Dirt detector could slash emissions, reduce fuel bills


Airlines could significantly reduce their fuel bills and carbon footprint thanks to a new device being developed with the University of the West of England (UWE Bristol) in the UK.

The unique hand-held ECOTEC system can measure precisely how much dirt has accumulated on an aircraft’s exterior surfaces and determine whether the build-up increases drag. Operators can use collected scanner data to optimize aircraft cleaning routines and ensure their fleet is as aerodynamic as possible. 

It is estimated airlines using the hand-held instrument – developed by academics from UWE Bristol in association with concept designer Intercede Ventures– could cut their fuel bills by as much as 1%. 

One of the world’s largest charter airlines is trialling the patented system in six of its aircraft ahead of the product being launched into the market this year. 

Intercede Ventures’ managing director, Graham Mimms, said the technology – which uses lasers, light beams and mirrors – also had applications in the automotive, marine, rail and wind turbine industries because they all use aero-dynamic surfaces. 

“A clean aircraft is a more efficient aircraft but that’s not always been too easy to prove,” said Mimms. “We thought ‘If we can prove it, airlines would keep them clean and efficient’ and as a result [they would be]more environmentally friendly.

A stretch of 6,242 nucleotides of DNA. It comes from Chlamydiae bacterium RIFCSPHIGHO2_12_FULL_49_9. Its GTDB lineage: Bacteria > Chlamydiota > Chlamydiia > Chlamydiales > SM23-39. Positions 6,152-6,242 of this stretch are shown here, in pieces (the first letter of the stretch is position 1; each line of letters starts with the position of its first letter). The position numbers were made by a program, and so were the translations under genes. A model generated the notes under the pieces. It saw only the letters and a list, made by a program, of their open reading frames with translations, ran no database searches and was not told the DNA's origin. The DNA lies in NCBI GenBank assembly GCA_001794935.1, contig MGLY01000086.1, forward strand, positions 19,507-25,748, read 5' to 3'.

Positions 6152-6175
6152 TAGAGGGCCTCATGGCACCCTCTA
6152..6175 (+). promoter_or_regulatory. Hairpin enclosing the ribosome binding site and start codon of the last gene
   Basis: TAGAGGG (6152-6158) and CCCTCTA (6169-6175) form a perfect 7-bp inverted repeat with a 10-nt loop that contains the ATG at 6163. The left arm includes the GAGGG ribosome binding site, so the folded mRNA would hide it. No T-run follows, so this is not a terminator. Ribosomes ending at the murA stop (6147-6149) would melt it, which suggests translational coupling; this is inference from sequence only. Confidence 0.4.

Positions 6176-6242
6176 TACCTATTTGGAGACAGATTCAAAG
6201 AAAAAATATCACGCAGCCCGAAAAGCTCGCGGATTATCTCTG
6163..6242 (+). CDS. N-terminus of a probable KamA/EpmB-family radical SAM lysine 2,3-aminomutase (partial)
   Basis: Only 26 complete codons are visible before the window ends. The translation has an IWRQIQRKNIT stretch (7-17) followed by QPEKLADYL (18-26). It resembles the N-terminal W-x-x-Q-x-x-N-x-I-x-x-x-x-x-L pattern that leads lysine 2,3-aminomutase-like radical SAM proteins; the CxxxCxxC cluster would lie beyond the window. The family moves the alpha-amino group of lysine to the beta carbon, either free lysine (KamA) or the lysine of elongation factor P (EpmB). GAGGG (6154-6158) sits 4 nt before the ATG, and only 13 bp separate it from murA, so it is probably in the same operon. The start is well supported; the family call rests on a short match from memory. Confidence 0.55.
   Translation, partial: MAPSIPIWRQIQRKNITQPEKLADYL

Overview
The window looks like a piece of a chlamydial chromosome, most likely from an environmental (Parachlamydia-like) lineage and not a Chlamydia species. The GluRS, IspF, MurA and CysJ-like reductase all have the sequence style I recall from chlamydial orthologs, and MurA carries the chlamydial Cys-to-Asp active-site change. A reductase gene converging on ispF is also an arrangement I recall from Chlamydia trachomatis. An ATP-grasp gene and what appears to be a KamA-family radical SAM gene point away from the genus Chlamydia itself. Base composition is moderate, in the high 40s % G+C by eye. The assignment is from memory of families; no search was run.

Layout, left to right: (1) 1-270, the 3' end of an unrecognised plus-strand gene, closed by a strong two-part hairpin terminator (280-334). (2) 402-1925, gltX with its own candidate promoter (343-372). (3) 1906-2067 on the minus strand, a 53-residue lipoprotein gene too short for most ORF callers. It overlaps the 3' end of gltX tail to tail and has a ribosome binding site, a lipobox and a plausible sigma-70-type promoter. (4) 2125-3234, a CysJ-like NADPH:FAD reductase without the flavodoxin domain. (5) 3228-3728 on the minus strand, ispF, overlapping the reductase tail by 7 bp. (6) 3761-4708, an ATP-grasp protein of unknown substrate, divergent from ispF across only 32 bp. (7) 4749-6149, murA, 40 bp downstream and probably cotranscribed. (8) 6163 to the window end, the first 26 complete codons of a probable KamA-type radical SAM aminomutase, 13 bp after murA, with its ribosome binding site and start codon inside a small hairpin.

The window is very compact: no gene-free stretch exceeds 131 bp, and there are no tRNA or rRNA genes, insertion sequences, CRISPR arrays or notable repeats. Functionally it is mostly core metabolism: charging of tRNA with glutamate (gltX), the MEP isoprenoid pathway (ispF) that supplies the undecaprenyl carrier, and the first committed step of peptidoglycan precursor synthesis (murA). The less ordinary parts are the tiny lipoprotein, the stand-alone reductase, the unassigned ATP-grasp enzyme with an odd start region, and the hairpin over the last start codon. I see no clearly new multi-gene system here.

“Engineers will soon be able to walk around the aircraft with our patented and industry approved instrument to analyze which surface sections need cleaning to keep it in its most efficient state. If you clean it by applying an industry approved cleaning compound you will have an aircraft aerodynamically more efficient. 

“We detect when it becomes beneficial to re-clean specific areas of the aircraft as degradation (increased drag) is not even across the aircraft surface. By doing this, we can keep the aircraft within an efficiency envelope. By following our protocols, airlines will be able to maintain the surfaces in a more efficient state. An aircraft can look clean to the eye but not be aero-dynamically at its best – our instrument can detect this.” 

Airlines’ approach to cleaning their planes varies and is hampered by high water usage (sometimes more than 20,000 liters per wet wash) which is not eco-friendly, but the ECOTEC system would generally recommend the dry washing of aircraft with environmentally-friendly cleaning products. 

“What we are recommending is more labor intensive (dry washing) but the resulting efficiency can be greater. If carbon emissions can be reduced by reduced drag efficiencies, airlines may also be able to benefit from reduced taxes,” said Mimms.

January 8, 2016

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